Singapore: Regular tea drinkers have better organised brain regions -- which is associated with healthy cognitive function -- compared to non-tea drinkers, a study claims.
The research, published in the journal Aging, examined neuroimaging data of 36 older adults for the study.
"Our results offer the first evidence of positive contribution of tea drinking to brain structure, and suggest that drinking tea regularly has a protective effect against age-related decline in brain organisation," said team leader Feng Lei, Assistant Professor at the National University of Singapore (NUS).
Past studies have demonstrated that tea intake is beneficial to human health, and the positive effects include mood improvement and cardiovascular disease prevention, researchers said.
The team, including researchers from the University of Essex and University of Cambridge in the UK, recruited 36 adults aged 60 and above, and gathered data about their health, lifestyle, and psychological well-being.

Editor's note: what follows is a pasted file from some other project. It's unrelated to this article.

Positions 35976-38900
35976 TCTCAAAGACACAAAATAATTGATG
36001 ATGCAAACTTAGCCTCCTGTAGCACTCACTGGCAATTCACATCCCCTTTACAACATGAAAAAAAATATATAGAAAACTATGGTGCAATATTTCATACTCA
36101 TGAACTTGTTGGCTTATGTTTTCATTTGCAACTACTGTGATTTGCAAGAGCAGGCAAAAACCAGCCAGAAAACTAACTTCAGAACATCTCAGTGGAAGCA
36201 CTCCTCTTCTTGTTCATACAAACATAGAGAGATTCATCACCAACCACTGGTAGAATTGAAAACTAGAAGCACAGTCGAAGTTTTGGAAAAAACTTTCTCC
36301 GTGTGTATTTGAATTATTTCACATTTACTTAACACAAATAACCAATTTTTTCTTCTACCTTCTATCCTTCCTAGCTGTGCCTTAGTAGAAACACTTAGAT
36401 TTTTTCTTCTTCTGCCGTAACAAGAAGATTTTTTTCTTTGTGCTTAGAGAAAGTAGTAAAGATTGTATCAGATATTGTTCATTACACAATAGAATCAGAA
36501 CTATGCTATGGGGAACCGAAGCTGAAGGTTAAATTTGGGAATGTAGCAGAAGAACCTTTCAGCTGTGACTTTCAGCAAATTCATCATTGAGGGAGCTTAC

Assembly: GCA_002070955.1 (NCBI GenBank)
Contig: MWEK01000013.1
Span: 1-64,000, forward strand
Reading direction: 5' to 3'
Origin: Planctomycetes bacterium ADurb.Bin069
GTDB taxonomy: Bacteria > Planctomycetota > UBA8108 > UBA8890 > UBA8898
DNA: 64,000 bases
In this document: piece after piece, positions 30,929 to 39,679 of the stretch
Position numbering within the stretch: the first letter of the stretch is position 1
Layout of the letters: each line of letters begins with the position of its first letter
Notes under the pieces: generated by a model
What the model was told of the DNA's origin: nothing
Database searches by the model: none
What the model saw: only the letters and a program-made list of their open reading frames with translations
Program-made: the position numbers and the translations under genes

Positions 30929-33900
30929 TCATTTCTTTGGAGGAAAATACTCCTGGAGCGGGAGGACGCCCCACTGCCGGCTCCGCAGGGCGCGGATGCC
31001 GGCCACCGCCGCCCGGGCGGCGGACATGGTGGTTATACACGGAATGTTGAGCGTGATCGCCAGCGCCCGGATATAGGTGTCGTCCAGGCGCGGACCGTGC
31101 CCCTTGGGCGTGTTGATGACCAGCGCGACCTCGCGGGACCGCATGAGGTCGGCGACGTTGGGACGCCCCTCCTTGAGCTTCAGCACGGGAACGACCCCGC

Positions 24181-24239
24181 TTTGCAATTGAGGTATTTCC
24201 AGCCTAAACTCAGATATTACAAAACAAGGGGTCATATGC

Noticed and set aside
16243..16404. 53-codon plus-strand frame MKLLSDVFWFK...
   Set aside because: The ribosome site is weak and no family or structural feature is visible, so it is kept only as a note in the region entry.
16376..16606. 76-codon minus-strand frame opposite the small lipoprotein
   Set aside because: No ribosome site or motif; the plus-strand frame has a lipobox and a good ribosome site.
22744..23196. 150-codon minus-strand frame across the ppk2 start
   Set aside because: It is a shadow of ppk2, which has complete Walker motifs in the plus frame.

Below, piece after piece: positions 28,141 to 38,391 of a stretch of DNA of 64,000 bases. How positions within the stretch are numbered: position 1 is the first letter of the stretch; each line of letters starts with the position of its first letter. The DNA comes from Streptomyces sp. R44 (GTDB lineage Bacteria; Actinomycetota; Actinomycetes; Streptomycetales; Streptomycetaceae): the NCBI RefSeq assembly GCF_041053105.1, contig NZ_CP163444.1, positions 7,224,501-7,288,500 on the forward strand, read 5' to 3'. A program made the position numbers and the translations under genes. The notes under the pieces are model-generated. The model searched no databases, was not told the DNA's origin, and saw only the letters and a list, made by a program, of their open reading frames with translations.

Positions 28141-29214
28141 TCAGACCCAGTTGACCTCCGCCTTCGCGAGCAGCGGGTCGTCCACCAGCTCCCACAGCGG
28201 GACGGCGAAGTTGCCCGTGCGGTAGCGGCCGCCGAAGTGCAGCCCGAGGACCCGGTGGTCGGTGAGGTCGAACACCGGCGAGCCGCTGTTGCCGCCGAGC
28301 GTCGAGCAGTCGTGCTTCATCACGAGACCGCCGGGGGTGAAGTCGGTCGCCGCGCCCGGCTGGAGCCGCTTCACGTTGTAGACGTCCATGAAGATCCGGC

The elderly participants also had to undergo neuropsychological tests and magnetic resonance imaging (MRI). The study was carried out from 2015 to 2018.
Upon analysing the participants' cognitive performance and imaging results, the research team found that individuals who consumed either green tea, oolong tea, or black tea at least four times a week for about 25 years had brain regions that were interconnected in a more efficient way.
"We have shown in our previous studies that tea drinkers had better cognitive function as compared to non-tea drinkers. Our current results relating to brain network indirectly support our previous findings by showing that the positive effects of regular tea drinking are the result of improved brain organisation brought about by preventing disruption to interregional connections," Feng said.